When we try to use gifts that are not ours, the results can be disastrous. Sometimes this attempt is to compensate for what we think is a weak or inconsequential spiritual gift. This fallacious assumption can lead to the creation of a Picasso-esque Body of Christ. God created us to compliment and complete each other in His Body: “if the whole body were an eye, how would you hear?” (1 Cor. 12:17 NLT). If everybody were leaders, who would follow? If all the Justice League members were Supermans, what would happen in a kryptonite meteor shower?

Tony entered his huge mansion and tromped downstairs towards all his toys. His body had no hidden talents—nothing would shoot out of his wrists if he inverted “I Love You” sign language. Like he would be caught dead signing “I love you” anyways. Still, he would not complain if granted invisibility, flying, x-ray vision, or really anything else—not all superpowers required girly hand signals. What makes me so undeserving of something cool? He pushed the thought from his mind. Just do what you do best, Tony. The shiny, stainless steel tool kits rose out of the center of the table at the press of a button. He looked over his tools—his closest friends—hoping for some inspiration. He got it. Another button, this time accompanied by a fourteen-digit code code, and a wall began turning. Tony admired his man-sized iron suit as the wall slowly rotated towards him. A machine moved the suit to his table, and Tony started to work.

May couldn’t understand why Shakira’s voice was in her ear when only a moment before she had been walking on the beach with Matt Damon. Oh. She picked up her phone blasting “My Hips Don’t Lie” from beside her bed and muttered a groggy response. What time is it? Her concern about the time and the disappointment about losing Matt Damon vanished when she heard the voice on the other end. “Can I come over? Josh broke up with me. He said he found someone better. Please let me come over. I don’t know what to do.” May could not answer affirmatively quickly enough, and as soon as they hung up, she was running around the apartment—making coffee and hot chocolate so Gabby would have a choice, ensuring there was plenty of room on the bed, the couch, and anywhere else she might want to sit, pulling out movies that might help as distraction. She was just grabbing the chocolate ice cream and spoons when there was a knock at the door. Gabby practically fell from the doorway into May’s arms. “I’m sorry, I didn’t know where else to go. I can’t be alone. I’m sorry. You’re the only one I could come to. You’re the only one.” May held Gabby as she sobbed. Maybe it’s okay I’m not a leader.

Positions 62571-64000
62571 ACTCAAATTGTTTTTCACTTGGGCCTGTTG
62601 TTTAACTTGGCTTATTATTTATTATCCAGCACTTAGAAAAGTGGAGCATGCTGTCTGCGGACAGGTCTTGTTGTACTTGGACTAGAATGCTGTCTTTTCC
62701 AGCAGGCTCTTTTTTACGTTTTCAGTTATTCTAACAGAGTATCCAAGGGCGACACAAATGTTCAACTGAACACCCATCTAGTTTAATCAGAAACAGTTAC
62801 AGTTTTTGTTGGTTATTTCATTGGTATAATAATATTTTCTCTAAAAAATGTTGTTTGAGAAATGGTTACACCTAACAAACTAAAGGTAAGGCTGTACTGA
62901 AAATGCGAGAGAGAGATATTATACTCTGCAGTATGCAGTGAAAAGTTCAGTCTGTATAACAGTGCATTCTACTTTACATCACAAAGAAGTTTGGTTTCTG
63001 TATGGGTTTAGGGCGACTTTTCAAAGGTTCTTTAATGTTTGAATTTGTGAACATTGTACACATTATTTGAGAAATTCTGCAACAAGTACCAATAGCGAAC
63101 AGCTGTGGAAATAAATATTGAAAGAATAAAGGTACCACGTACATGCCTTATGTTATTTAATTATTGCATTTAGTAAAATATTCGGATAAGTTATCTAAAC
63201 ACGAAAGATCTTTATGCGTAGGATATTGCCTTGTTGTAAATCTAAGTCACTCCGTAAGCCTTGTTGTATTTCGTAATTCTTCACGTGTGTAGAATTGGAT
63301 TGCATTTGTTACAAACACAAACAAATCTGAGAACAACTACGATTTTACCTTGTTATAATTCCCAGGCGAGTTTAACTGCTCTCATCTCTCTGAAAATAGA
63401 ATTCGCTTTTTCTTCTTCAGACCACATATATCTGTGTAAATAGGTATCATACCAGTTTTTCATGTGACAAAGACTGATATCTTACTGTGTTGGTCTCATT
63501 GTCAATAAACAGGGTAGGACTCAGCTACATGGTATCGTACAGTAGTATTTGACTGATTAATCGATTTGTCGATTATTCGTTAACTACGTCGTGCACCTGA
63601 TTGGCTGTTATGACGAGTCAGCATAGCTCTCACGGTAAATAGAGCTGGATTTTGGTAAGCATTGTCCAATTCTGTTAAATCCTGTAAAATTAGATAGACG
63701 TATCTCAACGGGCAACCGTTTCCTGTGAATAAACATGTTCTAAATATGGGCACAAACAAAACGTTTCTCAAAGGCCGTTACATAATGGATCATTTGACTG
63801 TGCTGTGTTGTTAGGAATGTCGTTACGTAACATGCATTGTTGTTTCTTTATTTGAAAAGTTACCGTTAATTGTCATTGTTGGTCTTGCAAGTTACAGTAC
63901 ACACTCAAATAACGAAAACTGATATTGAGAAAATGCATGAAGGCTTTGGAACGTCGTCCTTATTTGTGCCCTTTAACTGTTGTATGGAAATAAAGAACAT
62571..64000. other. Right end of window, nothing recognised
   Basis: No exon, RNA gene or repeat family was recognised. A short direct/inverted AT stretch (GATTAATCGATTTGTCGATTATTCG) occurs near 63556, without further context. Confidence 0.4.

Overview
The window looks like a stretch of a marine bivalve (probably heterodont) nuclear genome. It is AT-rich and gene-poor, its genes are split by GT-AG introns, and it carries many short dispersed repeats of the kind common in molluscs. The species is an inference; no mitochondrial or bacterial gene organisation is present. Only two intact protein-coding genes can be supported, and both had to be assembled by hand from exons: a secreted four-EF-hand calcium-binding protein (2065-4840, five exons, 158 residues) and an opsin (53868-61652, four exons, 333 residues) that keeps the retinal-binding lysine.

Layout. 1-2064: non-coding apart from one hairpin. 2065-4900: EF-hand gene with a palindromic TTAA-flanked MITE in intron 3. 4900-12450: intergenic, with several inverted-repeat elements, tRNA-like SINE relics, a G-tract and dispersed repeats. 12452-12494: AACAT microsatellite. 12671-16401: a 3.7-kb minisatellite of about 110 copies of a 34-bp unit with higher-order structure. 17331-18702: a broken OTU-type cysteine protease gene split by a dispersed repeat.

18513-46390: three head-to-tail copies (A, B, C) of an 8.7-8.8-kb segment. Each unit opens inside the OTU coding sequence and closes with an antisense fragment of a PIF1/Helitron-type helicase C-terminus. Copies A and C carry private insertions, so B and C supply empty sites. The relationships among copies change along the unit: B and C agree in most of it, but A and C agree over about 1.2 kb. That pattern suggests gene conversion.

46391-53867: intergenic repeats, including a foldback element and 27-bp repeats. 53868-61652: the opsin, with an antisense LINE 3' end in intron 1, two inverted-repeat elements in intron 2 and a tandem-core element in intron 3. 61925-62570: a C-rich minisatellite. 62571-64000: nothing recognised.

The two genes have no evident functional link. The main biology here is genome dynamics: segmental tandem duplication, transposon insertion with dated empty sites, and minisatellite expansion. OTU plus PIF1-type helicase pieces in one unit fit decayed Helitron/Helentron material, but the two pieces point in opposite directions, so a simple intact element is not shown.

We do our best work—the work God intended for us to do—when we are using the gifts He intended us for. Though Tony considers his super-intelligence as lesser than the abilities of his co-heroes, it is the utilization of this seemingly lesser gift that enables him to be an awesome superhero. Similarly, “some parts of the body [of Christ] that seem the weakest and least important are actually the most necessary” (1 Cor. 12:22 NLT), meaning that the spiritual gifts we may think are unimportant can be some of the most valuable. When a friend needs encouragement, the last thing on her mind is your inability to speak in tongues.

Clark lives in Metropolis because he knows that his powers would be wasted flying around Smallville. Tony leaves his profitable career inventing weaponry to better serve those who need his gifts. Instead of spending his time lounging around his ridiculously nice apartment, Bruce risks his life nightly to protect Gotham City. As Spider-Man’s uncle so eloquently puts it: “With great power comes great responsibility.” These superheroes realize that they have a responsibility to use their gifts to help more than just themselves. The same rings true for us. Paul states the purpose of these gifts very clearly in his letter to the Corinthians: “A spiritual gift was given to each of us so that we can help each other” (1 Cor. 12:7 NLT). Superheroes are at their best when they are using their gifts to help others. So, too, are we.